Hitchcock, Lambert H.

Hitchcock, Lambert H.

(1795–1852) furniture maker; born in Cheshire, Conn. Starting out making furniture by hand, in 1818 he set up a factory in Barkhamsted, Conn., that would soon employ some 100 workers, turning out the parts for chairs that furniture makers could assemble. (The village was named Hitchcockville but changed its name to Riverton in 1866.) The basic Hitchcock chair (essentially a simplified version of the Windsor chair) was made of simple turned legs, rungs, and back posts (the legs and back being slightly bent); had a broad back rail; usually a rush seat (sometimes cane or wood); and was painted solid black (over a red base) with designs stenciled in gold or colors. As the chairs became popular, in 1825 he greatly expanded his factory space and began to manufacture the completed chairs (as well as other types of furniture). In its own way this was a pioneer effort in the factory/mass production system, but his output got so far ahead of his shipping and sales capacities and his profit per chair was so low that he went bankrupt in 1829. He was rescued by a man who would then marry Hitchcock's sister, and the factory continued for some years. Hitchcock served in the Connecticut state legislature (1840–41). The factory was revived by John T. Kenney as the Hitchcock Chair Company in 1946 to make the chairs and other traditional American furniture.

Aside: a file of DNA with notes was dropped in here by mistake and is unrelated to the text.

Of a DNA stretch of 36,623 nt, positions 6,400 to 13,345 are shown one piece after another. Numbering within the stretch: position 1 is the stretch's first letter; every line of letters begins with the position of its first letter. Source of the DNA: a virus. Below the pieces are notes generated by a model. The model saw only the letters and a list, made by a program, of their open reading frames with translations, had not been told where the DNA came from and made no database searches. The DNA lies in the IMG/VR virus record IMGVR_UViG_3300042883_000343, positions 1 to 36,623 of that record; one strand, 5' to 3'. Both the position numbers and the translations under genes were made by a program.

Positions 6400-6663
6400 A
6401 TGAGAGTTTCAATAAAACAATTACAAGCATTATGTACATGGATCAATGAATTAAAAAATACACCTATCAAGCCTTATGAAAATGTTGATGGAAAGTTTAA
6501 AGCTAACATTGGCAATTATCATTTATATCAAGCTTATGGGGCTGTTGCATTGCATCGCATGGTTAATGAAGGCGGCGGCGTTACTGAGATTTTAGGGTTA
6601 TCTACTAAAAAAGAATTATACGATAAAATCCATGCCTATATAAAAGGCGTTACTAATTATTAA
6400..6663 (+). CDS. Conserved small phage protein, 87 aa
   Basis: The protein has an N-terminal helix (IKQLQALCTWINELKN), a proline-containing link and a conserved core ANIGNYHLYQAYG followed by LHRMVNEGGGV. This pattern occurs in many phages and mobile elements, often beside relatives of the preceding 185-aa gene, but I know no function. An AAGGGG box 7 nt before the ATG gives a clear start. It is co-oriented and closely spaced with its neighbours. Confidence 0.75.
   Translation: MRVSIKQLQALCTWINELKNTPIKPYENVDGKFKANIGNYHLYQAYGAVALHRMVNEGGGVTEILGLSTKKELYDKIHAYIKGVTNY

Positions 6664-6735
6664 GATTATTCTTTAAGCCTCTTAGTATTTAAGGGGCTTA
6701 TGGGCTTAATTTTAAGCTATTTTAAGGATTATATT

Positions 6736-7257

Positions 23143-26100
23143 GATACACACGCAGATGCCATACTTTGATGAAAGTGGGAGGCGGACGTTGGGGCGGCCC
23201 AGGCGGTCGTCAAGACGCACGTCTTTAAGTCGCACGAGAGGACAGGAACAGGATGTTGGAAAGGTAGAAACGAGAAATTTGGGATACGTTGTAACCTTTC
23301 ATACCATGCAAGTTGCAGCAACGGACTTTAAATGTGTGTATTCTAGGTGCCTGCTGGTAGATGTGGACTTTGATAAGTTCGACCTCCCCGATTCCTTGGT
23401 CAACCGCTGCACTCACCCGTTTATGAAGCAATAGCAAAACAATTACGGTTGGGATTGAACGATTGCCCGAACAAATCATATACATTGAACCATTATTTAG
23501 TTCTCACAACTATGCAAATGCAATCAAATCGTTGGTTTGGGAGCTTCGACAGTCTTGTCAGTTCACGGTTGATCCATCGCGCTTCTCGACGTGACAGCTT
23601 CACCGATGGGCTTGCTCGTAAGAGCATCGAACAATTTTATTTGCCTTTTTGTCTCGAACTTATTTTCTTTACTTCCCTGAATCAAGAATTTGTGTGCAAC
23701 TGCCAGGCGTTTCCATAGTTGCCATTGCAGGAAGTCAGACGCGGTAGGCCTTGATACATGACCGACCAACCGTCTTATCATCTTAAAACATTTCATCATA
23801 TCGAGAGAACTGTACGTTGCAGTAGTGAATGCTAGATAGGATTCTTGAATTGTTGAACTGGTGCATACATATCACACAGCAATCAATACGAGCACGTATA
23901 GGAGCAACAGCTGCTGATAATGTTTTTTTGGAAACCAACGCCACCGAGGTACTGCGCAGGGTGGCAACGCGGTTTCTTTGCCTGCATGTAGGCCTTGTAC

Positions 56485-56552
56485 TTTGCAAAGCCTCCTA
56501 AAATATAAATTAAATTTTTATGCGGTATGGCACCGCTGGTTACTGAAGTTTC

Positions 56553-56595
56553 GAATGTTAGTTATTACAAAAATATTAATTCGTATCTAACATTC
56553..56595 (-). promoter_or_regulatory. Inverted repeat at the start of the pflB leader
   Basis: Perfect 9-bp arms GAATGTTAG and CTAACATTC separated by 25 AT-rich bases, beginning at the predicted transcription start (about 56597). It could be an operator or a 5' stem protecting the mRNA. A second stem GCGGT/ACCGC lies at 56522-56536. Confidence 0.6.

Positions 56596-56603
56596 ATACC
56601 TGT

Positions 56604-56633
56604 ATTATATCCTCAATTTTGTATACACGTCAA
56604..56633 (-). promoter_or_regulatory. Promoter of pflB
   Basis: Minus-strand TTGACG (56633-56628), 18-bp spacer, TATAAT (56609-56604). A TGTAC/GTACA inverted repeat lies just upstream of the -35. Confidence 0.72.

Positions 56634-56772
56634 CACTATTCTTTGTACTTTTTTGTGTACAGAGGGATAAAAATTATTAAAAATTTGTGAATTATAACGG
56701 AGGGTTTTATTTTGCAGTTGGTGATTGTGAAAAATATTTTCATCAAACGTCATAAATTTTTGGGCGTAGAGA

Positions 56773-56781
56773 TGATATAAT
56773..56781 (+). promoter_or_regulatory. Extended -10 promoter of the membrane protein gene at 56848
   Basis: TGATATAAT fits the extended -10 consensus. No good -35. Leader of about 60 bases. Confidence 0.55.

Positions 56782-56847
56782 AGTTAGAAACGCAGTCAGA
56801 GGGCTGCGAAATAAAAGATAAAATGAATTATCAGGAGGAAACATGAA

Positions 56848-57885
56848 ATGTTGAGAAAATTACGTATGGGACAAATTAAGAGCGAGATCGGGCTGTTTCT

The Cambridge Dictionary of American Biography, by John S. Bowman. Copyright © Cambridge University Press 1995. Reproduced with permission.